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(2nd LD) Japan admits wartime forced labor in new heritage sites

All Headlines 23:43 July 05, 2015

(ATTN: UPDATES throughout with name of Japan's delegate, heritage panel's view, other details; ADDS photo)
By Lee Chi-dong and Lee Haye-ah

BONN/SEOUL, July 5 (Yonhap) -- Japan won world heritage status Sunday for its old industrial sites, some linked with its wartime labor atrocities, after a deal with South Korea to publicly acknowledge a related history.

"There was a large number of Koreans and others who were brought against their will and forced to work under harsh conditions in the 1940s at some of the sites," Japan's ambassador to UNESCO Kuni Sato said at the annual meeting of the World Heritage Committee under way in the German city of Bonn.

The Japanese government "also implemented its policy of requisition" during World War II, she added.

The statement came as the 21-member UNESCO panel decided to add a package of Japan's 23 early industrial facilities, including shipyards and coal mines, to the much-coveted list of world heritage sites.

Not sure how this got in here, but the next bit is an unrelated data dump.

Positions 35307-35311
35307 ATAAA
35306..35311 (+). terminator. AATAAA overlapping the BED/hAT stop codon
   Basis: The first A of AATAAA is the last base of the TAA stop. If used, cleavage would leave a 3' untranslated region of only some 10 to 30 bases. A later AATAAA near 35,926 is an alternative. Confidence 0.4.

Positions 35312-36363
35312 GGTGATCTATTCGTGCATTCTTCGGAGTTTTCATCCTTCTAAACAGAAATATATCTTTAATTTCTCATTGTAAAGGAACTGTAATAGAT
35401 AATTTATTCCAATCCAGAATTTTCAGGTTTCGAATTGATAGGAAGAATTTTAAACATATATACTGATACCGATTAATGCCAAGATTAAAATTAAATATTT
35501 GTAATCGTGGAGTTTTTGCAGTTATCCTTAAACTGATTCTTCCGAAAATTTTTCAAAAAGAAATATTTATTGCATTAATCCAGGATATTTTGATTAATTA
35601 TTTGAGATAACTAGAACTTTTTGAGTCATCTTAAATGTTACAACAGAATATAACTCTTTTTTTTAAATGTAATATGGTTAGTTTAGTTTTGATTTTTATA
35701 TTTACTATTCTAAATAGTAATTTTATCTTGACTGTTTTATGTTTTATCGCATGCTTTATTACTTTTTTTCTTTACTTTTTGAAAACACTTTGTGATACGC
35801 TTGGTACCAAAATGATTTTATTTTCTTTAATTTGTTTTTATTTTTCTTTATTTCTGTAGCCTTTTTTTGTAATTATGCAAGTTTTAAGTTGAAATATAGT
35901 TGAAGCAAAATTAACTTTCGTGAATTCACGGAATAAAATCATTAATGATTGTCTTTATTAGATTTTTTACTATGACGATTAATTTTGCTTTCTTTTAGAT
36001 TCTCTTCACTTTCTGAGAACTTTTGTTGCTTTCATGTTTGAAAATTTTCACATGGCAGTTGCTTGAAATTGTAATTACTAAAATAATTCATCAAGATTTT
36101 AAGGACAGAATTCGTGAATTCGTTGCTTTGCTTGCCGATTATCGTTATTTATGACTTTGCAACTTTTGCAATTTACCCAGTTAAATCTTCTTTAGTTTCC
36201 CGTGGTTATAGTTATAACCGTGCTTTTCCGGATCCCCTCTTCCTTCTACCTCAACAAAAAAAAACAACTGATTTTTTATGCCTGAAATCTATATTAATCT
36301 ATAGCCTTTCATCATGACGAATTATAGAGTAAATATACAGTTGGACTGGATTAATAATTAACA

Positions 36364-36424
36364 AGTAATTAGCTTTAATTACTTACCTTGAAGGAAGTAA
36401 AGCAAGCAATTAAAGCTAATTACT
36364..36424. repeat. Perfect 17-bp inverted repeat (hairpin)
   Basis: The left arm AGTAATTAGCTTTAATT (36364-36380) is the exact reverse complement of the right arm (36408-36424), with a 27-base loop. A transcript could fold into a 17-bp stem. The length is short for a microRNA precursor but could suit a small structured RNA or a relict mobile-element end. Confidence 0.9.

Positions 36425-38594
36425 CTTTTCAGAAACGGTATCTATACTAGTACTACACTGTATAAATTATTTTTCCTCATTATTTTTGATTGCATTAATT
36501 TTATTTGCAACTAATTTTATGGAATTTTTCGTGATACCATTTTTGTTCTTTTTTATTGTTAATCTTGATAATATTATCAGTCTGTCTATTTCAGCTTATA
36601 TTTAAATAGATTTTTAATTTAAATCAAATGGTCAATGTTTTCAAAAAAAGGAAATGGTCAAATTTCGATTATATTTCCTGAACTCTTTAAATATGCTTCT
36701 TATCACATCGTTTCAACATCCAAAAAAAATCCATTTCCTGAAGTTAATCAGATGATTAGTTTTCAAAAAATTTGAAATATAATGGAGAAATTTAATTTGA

More than 57,000 Koreans were forcibly conscripted to toil at seven of the sites. Around 90 of them died while working there, according to official data. Korea was under Japan's brutal colonial rule from 1910-45.

Japan agreed to establish an "information center" to remember the victims and let visitors to the locales understand the history.

It was among "appropriate measures" Japan promised to take. Tokyo is required to submit a progress report on its relevant steps to the World Heritage authorities by the end of 2017 for a formal review at an annual meeting of member states the following year.

Japan's statement was included in the formal UNESCO document on its decision.

The World Heritage Committee said in a footnote that it "takes note of" that.

South Korea welcomed the move.

"Today's decision marks another important step toward remembering the pain and suffering of the victims, healing the painful wounds of history and reaffirming that the historical truth of the unfortunate past should also be reflected in an objective manner," Vice Foreign Minister Cho Tae-yul, Seoul's chief delegate to the meeting, said in response.

It was very unusual for the Japanese government to admit its wartime abuse of Koreans on the global stage, officials in Seoul noted.

South Korea and Japan have had months of talks over the issue.

Seoul initially opposed Tokyo's UNESCO campaign itself but later shifted its strategy to use it as a chance for publicizing the neighbor's wartime brutality.

The World Heritage Committee appreciated Seoul and Tokyo for their diplomatic agreement.

Maria Bohmer, who chairs the committee, called it an "outstanding victory" for diplomacy.

"This is the spirit of the World Heritage Convention that brings us always back together even in difficult times," she said.



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